"This must not be mistaken for euthanasia. It is a suspension of therapies;But despite his clarification, the Associated Press still managed to muddy the issue, by contrasting his statements with how long you could be prosecuted for assisted suicide and about how law makers felt about euthanasia. Again, three different issues with very important differences that are often confused for one another.
refusing treatment is a right. Quite frankly, in Italian hospitals
therapies are suspended all the time, and this does not lead to any intervention
from magistrates or to problems of conscience."
When the people took his coffin through the streets, apparently the Roman Catholic Church kept the doors closed denying him a religious ceremony, because he 'sought to end his own life.' there is some explanation of possible investigation and prosecution of the physician involved. Apparently most of the Italian public supported the patients right to withdraw his ventilator.
by Christian Sinclair ·
Sunday, January 7, 2007
Yikes, It has been a while since I have been really sick, but now with twins, a lot more bugs seem to find a way to me. I actually had to stay home from work Friday, and was sleeping 16-20 hours a day on Friday and Saturday with a bad adenovirus. Could not swallow without severe pain from my swollen tonsils; could not talk; chills, shakes, sweats, myalgias. It is curious how being sick reminds you just how miserable it is to be a 'patient.' You just feel so vulnerable. Honestly my Palliative Performance Score probably got down to a 30%. Not good if you look at it for prognosis. I think I am going to live with my PPS now being up to 80%. Anyway since I am feeling better, I figure the least amount of work I could do is put up a new post.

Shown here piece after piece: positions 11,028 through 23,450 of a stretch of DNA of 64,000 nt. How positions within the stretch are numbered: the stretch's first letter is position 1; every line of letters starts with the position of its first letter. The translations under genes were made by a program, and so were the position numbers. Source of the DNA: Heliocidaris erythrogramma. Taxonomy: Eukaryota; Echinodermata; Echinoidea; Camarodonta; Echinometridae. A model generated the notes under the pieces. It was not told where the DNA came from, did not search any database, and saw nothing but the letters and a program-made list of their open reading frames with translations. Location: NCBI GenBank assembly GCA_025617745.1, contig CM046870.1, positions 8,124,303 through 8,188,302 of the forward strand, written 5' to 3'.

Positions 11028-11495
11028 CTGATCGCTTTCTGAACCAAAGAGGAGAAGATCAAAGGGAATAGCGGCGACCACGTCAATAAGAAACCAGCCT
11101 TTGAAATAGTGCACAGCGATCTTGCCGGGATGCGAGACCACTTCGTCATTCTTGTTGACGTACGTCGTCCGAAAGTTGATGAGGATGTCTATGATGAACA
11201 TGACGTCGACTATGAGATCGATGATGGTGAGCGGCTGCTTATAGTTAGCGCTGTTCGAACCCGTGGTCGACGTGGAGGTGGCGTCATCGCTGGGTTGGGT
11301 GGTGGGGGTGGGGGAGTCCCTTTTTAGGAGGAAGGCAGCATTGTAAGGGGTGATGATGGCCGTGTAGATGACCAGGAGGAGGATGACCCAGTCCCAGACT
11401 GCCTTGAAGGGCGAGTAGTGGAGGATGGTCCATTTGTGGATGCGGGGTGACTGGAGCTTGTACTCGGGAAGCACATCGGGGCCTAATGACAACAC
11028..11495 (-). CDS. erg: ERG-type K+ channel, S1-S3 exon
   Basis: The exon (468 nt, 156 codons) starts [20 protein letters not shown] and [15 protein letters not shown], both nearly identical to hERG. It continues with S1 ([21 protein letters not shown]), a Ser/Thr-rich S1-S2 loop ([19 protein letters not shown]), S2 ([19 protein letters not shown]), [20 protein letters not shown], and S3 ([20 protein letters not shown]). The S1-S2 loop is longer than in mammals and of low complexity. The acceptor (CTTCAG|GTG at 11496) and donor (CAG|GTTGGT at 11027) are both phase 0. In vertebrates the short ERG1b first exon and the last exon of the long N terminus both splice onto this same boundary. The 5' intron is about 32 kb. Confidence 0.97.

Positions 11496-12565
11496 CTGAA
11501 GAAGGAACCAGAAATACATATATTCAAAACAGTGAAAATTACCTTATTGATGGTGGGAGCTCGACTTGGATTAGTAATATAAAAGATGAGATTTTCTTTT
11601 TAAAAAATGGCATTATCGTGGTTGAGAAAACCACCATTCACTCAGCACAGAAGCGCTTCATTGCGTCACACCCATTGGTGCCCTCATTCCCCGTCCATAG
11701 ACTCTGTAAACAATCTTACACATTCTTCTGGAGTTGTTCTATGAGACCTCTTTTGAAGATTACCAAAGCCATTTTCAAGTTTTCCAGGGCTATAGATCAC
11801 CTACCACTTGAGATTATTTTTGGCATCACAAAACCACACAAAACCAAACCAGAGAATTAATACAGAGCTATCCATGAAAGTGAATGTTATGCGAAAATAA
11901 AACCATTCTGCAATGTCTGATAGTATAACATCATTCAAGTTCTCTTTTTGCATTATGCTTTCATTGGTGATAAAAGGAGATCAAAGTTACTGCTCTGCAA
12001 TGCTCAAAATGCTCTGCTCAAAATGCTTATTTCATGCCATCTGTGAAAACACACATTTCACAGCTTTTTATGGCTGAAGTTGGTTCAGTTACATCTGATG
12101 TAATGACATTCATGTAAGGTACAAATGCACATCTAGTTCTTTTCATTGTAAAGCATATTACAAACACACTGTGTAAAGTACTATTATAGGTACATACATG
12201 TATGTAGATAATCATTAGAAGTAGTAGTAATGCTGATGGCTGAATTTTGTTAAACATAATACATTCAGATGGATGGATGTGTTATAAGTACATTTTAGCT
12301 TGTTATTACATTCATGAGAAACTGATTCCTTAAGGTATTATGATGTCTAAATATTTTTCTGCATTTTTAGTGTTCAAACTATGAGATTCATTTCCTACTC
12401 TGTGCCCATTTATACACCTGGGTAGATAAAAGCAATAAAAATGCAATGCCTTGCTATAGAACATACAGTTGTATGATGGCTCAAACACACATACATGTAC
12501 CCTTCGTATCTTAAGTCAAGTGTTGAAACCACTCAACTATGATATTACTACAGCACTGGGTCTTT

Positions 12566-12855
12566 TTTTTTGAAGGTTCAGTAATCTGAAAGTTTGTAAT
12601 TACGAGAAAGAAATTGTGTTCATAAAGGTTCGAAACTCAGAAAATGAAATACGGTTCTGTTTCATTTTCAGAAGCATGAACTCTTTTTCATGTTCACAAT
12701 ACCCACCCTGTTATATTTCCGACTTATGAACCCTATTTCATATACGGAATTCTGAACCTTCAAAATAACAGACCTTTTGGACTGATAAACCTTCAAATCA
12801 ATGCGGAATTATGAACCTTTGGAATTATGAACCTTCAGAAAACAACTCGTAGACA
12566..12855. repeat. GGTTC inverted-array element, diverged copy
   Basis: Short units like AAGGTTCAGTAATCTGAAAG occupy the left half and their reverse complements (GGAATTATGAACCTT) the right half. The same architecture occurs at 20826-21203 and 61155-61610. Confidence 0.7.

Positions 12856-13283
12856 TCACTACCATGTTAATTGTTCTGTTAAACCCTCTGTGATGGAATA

Well, I sure am glad I decided to read my copy of European Journal of Gastroenterology & Hepatology, because there was a pretty insightful article on using self-expandable plastic stents (SEPS) in esophageal cancers. I have not seen a lot of SEPS or SEMS (metal) in practice here in Kansas City or in North Carolina, and I am not sure if it is a population selection, geographic bias, or something else. But this article reminded me to suggest these as a possible option for patients with severe dysphagia or aphagia from esophageal cancer which usually presents as very aggressive and inoperable. The study enrolled 69 patients with advanced inoperable esophaeagl cancer, of which 66 received SEPS. The reasons they think SEPS may be advantageous over rigid plastic or metal stents that have been the standard is because SEPS (and SEMS) have more flexibility, less tumor ingrowth/overgrowth, less migration, and less need for pre-dilatation (or is it dilation?). This study was to show that SEPS can be done successfully for symptom reduction.